Nevertheless, be a newshound, and use any reliable information at your disposal, the public and the expert; the free and the paid; the conscious and the non-conscious. The best investors keep tabs on pretty much everything. They read voraciously and try to have the world’s “pulse,” without being too swayed by its short-term readings. For breaking news, don’t rely on a single source. Different sources prioritize different stories, and some seem to take extra time to publish them. Remember, information—and its timely receipt—is money for those who have it first. They will not give out that advantage for free.

Savvy investors remember that the world is interconnected; that products come from raw materials dependent on many factors, including weather; that products have to be shipped to recipients; that buyers of products and services only have purchasing power when they have good jobs, and cash, etc. They also know that sentiment is important, not just about a company but about a sector, and about consumption in general. They know which products are considered luxury and which are essential. They translate economics into real sociological and psychological forces on the markets.

When you hear or stumble across new information, ask yourself:

  • could it be wrong or distorted or self-motivated;
  • could it be reliable, and if so;
  • how can I take advantage of this before the market wakes up to it?

Often there is a lag time between new information and mass investor behavior, so there is often still the opportunity to bite from the apple before people see it. But don’t dawdle, or it will be too late. Investors are experts at exploiting new information. Short-term investors may also dump stock as soon as it is enjoying positive coverage and high prices, so keep that in mind too.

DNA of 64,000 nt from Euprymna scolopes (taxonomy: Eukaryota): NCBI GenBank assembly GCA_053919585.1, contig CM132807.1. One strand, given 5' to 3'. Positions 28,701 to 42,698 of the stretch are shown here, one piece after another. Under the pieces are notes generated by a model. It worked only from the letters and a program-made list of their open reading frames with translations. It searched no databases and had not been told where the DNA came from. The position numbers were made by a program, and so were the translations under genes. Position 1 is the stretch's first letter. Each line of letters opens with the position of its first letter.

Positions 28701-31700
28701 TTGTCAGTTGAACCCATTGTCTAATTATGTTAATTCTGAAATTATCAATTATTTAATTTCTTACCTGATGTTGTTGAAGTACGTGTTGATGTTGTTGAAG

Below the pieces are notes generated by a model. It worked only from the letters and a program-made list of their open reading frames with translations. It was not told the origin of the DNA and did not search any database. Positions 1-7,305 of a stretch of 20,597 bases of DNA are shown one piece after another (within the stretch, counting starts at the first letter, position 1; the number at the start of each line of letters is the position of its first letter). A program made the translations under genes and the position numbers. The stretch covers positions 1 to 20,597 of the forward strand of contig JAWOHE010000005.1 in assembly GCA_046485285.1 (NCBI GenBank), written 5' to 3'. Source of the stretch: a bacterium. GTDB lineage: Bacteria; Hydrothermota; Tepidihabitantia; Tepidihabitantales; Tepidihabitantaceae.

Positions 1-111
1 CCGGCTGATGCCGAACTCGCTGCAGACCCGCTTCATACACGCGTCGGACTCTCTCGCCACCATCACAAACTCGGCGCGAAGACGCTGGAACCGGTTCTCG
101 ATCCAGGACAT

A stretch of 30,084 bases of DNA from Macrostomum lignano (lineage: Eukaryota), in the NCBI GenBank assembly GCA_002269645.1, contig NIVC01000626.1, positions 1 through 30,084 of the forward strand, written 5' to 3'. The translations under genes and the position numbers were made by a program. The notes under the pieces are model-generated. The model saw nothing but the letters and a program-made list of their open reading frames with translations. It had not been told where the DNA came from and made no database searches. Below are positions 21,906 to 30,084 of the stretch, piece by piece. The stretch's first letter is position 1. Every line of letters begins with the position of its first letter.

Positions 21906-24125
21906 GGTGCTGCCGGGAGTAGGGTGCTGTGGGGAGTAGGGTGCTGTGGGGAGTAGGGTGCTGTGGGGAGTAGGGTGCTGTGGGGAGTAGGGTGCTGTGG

Equally important, when a stock you own starts slipping, make sure you find out why. There may be a good reason for it going down, and if you are no longer sure about its long-term prospects, you may still be able to get out on time, before the market reacts. On the other hand, if you are still very confident about its long-term potential, then transitory bad news can be a buying opportunity at low prices. Whatever your ultimate conclusion, it is best when it is based on many factors, not just the most recent shiny piece of information in the newsfeeds.

Expert research is good but has limits

If you don’t enjoy it, have professional analysts do the financial and fundamentals research for you. Analysts are trained to look at a company’s financial statements inside out and understand its debt structure, source of profits, competitors, etc. So you can use your brokerage firm to do all this work for you. The reputable brokers do a great job of educating their investors and providing them with detailed information on companies, analyst opinions, comparables, etc. They don’t always give you the information in a timely fashion, however. Also, keep in mind that the analysts cannot tell the future no matter the depth of their expertise. And interpretations of the same data can be highly subjective because of different assumptions and methods. That is why analysts often disagree.

Add your own grassroots research when you can

When you see a consumer using a product, ask them if they like it, and if so, what they like about it, and how it compares to the old version they had used. I have asked a waiter about his recent trip to an amusement park and asked a techie about how she liked the new chip inside her computer and a grocery store clerk why an item is not on the shelf—and learned what turned out to be reliable information before the market did. But remember, your personal sampling is usually one person or few. There are many product reviewers online, but not all are independent and some are paid. You may just learn something the market doesn’t know yet.